Gesture control technology is based on recognition. The technology is a way for computers to begin to understand human body language. Compared to the primitive user interfaces (keyboard and mouse), it builds a richer bridge between the computers and humans. Gesture control devices recognize and interpret human body movements, allowing the user to interact with a computer system.
New gesture control tech turns anything wish into a remote control. It targets rotating movement and can use with televisions, computers, and other devices that use screens.
Researchers from Lancaster University shows a novel technique, ‘Matchpoint’ technology, allows interaction between movement (human or object) and screens.
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The ‘Matchpoint’ technology requires a simple webcam, works by displaying moving targets that orbit a small circular widget in the corner of the screen. These targets correspond to different functions, such as volume, changing channel or viewing a menu. The user synchronizes the direction of movement of the target, with their hand, head or an object, to achieve ‘spontaneous spatial coupling’, which activates the desired function.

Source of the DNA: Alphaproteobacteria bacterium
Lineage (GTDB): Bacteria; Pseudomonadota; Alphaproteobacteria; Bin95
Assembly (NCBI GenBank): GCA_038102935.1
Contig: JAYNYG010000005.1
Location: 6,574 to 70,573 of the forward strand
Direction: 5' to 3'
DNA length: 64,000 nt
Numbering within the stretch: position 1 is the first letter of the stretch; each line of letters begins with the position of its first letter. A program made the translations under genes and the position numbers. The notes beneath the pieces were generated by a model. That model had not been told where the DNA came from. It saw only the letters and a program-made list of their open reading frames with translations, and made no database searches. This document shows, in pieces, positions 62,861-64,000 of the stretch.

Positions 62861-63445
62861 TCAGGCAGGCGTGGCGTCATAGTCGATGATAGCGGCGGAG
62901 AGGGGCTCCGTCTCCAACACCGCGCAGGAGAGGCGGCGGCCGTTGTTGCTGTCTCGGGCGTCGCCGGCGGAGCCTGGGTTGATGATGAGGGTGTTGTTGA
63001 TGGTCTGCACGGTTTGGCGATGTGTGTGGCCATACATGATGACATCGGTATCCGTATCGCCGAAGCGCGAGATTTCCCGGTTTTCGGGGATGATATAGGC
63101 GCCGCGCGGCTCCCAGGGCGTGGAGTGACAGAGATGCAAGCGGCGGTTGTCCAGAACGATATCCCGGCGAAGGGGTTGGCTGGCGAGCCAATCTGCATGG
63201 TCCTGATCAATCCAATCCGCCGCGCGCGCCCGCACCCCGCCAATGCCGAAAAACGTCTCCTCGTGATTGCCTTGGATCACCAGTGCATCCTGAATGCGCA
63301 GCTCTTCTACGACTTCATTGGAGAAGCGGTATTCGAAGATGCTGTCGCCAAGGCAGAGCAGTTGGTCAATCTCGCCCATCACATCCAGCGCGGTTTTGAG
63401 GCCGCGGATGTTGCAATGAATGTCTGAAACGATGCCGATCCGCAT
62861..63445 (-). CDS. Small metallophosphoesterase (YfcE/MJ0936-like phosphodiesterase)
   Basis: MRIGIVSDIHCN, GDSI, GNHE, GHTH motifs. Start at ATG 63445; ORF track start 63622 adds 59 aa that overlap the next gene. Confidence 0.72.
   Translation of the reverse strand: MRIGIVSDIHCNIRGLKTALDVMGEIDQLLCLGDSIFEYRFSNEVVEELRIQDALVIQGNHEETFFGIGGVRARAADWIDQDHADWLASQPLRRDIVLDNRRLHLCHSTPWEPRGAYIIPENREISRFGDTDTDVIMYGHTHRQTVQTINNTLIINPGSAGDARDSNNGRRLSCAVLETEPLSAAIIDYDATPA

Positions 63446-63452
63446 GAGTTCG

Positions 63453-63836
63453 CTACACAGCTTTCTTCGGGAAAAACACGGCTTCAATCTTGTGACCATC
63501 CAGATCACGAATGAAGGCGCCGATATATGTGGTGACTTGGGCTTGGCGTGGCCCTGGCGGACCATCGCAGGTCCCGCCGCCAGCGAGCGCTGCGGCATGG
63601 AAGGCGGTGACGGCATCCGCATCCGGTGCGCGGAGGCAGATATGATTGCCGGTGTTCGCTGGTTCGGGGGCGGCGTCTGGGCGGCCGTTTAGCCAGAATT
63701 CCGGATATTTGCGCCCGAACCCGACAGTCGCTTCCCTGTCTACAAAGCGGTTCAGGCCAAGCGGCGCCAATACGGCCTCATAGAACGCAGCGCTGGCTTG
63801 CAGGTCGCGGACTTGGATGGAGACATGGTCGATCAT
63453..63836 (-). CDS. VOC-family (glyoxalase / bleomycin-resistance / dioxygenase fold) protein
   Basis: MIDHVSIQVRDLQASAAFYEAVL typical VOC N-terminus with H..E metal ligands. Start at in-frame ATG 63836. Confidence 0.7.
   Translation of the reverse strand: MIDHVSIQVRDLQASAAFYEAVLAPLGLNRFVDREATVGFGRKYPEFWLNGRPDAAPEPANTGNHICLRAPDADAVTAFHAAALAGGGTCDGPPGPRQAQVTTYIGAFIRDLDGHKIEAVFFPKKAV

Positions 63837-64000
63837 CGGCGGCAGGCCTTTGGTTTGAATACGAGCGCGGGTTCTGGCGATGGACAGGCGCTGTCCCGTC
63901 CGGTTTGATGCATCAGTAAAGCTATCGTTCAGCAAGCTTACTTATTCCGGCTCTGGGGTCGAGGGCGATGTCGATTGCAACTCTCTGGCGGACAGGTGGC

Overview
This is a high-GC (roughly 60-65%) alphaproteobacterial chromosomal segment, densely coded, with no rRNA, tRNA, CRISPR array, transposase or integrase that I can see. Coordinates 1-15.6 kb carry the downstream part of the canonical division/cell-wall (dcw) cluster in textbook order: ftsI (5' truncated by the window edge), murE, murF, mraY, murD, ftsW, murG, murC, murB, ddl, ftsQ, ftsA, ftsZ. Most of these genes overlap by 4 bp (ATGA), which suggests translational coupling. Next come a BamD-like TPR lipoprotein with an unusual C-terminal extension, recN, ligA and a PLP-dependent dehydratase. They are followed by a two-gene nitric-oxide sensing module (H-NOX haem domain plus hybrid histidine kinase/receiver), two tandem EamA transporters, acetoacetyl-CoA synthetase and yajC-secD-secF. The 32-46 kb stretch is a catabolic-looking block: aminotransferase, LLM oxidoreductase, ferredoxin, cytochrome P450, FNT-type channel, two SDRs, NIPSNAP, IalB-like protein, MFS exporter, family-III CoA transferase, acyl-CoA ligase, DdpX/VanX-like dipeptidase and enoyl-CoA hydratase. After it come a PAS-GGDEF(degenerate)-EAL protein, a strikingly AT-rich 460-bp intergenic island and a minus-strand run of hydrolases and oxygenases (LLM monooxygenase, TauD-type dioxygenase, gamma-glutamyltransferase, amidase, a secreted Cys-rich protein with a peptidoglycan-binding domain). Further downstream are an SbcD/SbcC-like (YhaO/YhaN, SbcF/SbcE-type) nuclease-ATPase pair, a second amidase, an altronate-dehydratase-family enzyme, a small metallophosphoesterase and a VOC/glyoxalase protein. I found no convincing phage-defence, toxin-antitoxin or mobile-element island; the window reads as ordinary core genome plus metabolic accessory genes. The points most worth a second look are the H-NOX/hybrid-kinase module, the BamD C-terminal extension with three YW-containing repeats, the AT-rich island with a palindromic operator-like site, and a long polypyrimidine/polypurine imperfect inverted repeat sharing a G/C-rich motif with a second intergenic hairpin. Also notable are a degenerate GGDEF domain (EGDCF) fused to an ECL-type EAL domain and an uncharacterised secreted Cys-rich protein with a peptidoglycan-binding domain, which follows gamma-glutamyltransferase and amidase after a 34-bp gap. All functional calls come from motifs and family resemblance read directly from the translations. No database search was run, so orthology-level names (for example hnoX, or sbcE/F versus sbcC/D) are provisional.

Lancaster’s technology looks for rotating movement so it doesn’t require calibration, or the software to have prior knowledge of objects. Also, users don’t need to learn specific commands to activate different functions.
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Matchpoint allows users to manipulate images on whiteboards by using two hands to zoom in and out, and rotate images. In addition to short-term couplings, users can also link stationary objects to controls, which even when left for prolonged periods will retain their control function.
Christopher Clarke, developer of the technology, said, “Spontaneous spatial coupling is a new approach to gesture control that works by matching movement instead of asking the computer to recognize a specific object.
Researchers believe Matchpoint is suitable to use as an accessibility tool for people to use traditional pointers, such as remote controls and a mouse and keyboard.
More information: [Lancaster University]
video: [new gesture technology]